Tuesday, 20 October 2009

Inflation is the abuse of the Rand´s store of value function

Money is a store of value. Money is a depreciating store of value during inflation and an appreciating store of value during deflation.

Money has to maintain most of its value over time in order to be accepted as a medium of exchange. It would not solve barter’s double coincidence of wants problem if it could not be stored over time and still remain valuable in exchange.

The fact that inflation is destroying the real value of money means it is a store of depreciating real value during inflation. Money was a store of value right from the start. First types of money consisted of gold or silver coins. The metals from which the coins were made had an actual real value in themselves and these coins could be melted down and the metal could be sold in its bullion form when the bullion price was above the coin price. Next money was not made of precious metal coins but money consisted of bank notes, the real values of which were fully backed by gold reserves. Today depreciating money simply represents depreciating real value since depreciating bank notes and bank coins have no intrinsic value. Although the store of value function and nominal values of depreciating bank notes and bank coins are legally defined, their depreciating real values are determined by the economic process of inflation.

The abuse of money’s store of value function led to inflation.

Money is very liquid; i.e. it is readily available as cash and it is normally easy to obtain on demand. A property, e.g. a well-located plot of land with a well-maintained and well-equipped building is also a store of value. It is however quite an illiquid store of value. The real value is not immediately available in easily transportable and divisible cash. Money’s high liquidity makes it more desirable as a store of value in comparison with other stores of value like gold, property, marketable securities, bonds, etc. Money is obviously not the best store of value in an inflationary economy where its real value is being destroyed by inflation. Money is normally available in convenient smaller denominations which facilitate everyday small purchases. As such, money is very user friendly. It is easily transportable especially with electronic transfer facilities.

Inflation actually manifests itself in money’s store of value function. Inflation does not manifest itself in money’s medium of exchange function or unit of account functions which vindicates the fact that inflation can only destroy the real value of money and monetary items; i.e. inflation has no effect on the real value of non-monetary items. Money is always a medium of exchange of equal real value at the moment of exchange. Free market prices are adjusted in the market in a price setting process that takes the decreasing real value of money into account (amongst many other factors) so that economic items (the product and the amount of money) of equal real value are exchanged at the moment of exchange.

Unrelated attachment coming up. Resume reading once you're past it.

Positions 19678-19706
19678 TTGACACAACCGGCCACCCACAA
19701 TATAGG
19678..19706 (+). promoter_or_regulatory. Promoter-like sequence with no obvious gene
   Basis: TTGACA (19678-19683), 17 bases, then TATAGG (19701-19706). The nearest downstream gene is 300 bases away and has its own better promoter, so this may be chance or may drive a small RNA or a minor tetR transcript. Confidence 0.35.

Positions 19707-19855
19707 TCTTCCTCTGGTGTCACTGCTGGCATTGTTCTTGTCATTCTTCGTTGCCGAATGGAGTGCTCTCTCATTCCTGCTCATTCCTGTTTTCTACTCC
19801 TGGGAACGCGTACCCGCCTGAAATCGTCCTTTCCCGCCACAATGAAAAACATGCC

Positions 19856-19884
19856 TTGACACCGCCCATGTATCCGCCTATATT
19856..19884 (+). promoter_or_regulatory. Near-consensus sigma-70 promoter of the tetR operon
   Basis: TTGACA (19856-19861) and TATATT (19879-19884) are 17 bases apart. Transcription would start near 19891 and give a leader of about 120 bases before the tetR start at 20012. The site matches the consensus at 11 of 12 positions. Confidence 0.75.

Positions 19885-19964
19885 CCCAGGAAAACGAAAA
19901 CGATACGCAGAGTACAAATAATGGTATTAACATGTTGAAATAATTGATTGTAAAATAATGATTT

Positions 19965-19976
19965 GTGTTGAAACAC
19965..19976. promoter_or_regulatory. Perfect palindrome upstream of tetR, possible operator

Constant real value non-monetary items, e.g. salaries, wages, rents, etc which are measured in units of constant purchasing power (inflation-adjusted)

Depreciating money has a constantly decreasing real value. Depreciating “bank money” deposits have the same attributes of depreciating money with the single exception that they are not physical depreciating bank notes and bank coins but accounted depreciating monetary values. The depreciating money represented by depreciating accounted bank money also has a depreciating store of value function.

A country’s money supply consists of banknotes and coins (currency) and bank money or demand deposits - the balances in savings and deposit accounts. Intangible bank money is usually a much larger part of the money supply than bank notes and coins.

SA monetary aggregates

According to the SARB the monetary aggregates in SA consist of the following:


Deposits of banks and mutual banks with the SARB and notes and coins outside
the SARB and SA mint


Coins and banknotes in circulation outside the monetary sector, cheque and
transmission deposits with banking institutions and the post office savings


MIA plus other demand deposits with banking institutions


M1 plus other short term deposits, and all medium term deposits (including
savings deposits) with the monetary banking institutions


M2 plus all long term deposits with monetary banking institutions

In a low cash inflationary economy depreciating money is a store of decreasing real value but it is generally assumed to have a stable – as in fixed - real value. SA accountants officially assume that the Rand is perfectly stable when they value fixed balance sheet constant real value non-monetary items never maintained. They do not consider the destruction of the Rand´s real value (e.g. at 6.4% per annum and even up to more than 20% per annum, but not as high as 26% per annum for three years in a row) as sufficiently important for them to decide to measure constant items in units of constant purchasing power - as approved by the IASB twenty years ago - to stop the destruction of real value in fixed balance sheet constant items (issued share capital, retained profits, all other shareholders equity items, trade debtors, trade creditors, taxes payable, taxes receivable, etc) never maintained. SA accountants´ stable measuring unit assumption is very destructive and totally unacceptable. It always was and now still is fundamentally wrong and very costly to the SA economy. SA accountants unknowingly destroy about R200 billion in the real value of constant items never maintained in this manner – each and every year (all else being equal).

Kindest regards,

Nicolaas Smith

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